Objectives: How people experience their own aging is more strongly linked to well-being than chronological age. This study examined associations of awareness of age-related change (AARC) with between-person differences and longitudinal changes in psychological well-being (PWB). We expected that higher AARC gains would be associated with higher PWB and increases in PWB over time. Conversely, we expected higher AARC losses would be associated with lower PWB and a steeper decline in PWB over time. Furthermore, we tested the interaction of AARC gains and AARC losses to examine whether negative associations between AARC losses and PWB would be weaker among those reporting higher AARC gains. Methods: Data were collected in 3 waves from a 12-month longitudinal study of 408 community-dwelling older adults (aged 60 and older). Multilevel growth models were used to analyze associations between AARC and a composite measure of PWB which included key components of PWB identified in self-determination theory (satisfaction and frustration of basic psychological needs), as well as vitality, and life engagement. Results: At the between-person level, higher AARC gains and lower AARC losses was consistently associated with higher PWB. Furthermore, associations between AARC losses and lower PWB were weaker among those with higher AARC gains. There was no evidence to suggest the interplay of AARC gains and AARC losses had implications for change in PWB over time. Discussion: Appreciation of age-related gains may buffer the impact of AARC losses on PWB. However, longitudinal studies conducted over varying macro- and micro-time scales are needed to better understand the developmental significance of AARC for later life.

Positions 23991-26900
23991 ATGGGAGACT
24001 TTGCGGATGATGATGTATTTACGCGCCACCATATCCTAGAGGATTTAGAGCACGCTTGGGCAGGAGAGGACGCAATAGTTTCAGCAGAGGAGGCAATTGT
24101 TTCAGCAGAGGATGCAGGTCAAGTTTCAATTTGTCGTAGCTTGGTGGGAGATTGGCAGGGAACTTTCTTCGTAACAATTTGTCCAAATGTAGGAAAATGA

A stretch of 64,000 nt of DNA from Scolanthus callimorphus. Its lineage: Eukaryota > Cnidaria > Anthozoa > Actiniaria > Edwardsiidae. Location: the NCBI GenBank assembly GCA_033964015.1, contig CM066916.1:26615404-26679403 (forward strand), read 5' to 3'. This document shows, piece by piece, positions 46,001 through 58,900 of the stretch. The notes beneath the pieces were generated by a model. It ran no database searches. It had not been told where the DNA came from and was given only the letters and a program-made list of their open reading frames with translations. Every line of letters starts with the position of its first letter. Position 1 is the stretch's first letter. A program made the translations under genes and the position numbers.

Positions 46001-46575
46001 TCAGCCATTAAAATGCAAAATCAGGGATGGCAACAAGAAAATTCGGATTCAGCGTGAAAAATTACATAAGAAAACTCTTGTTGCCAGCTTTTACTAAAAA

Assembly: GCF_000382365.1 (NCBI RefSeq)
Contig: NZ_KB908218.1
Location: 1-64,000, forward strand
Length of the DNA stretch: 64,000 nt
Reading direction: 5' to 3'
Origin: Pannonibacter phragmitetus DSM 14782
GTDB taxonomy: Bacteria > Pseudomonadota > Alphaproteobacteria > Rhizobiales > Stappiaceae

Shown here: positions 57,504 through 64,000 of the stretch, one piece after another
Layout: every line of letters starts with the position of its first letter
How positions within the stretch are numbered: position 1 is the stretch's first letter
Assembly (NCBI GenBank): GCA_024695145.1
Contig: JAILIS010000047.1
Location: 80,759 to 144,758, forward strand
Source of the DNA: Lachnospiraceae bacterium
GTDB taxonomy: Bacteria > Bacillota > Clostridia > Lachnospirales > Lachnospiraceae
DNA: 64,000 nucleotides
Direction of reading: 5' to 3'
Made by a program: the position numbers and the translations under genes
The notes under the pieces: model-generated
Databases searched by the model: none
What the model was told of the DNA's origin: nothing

|Number of pages||12|
|Journal||Journals of Gerontology - Series B Psychological Sciences and Social Sciences|
|Publication status||Published - Apr 2022|
- Awareness of aging
- Subjective aging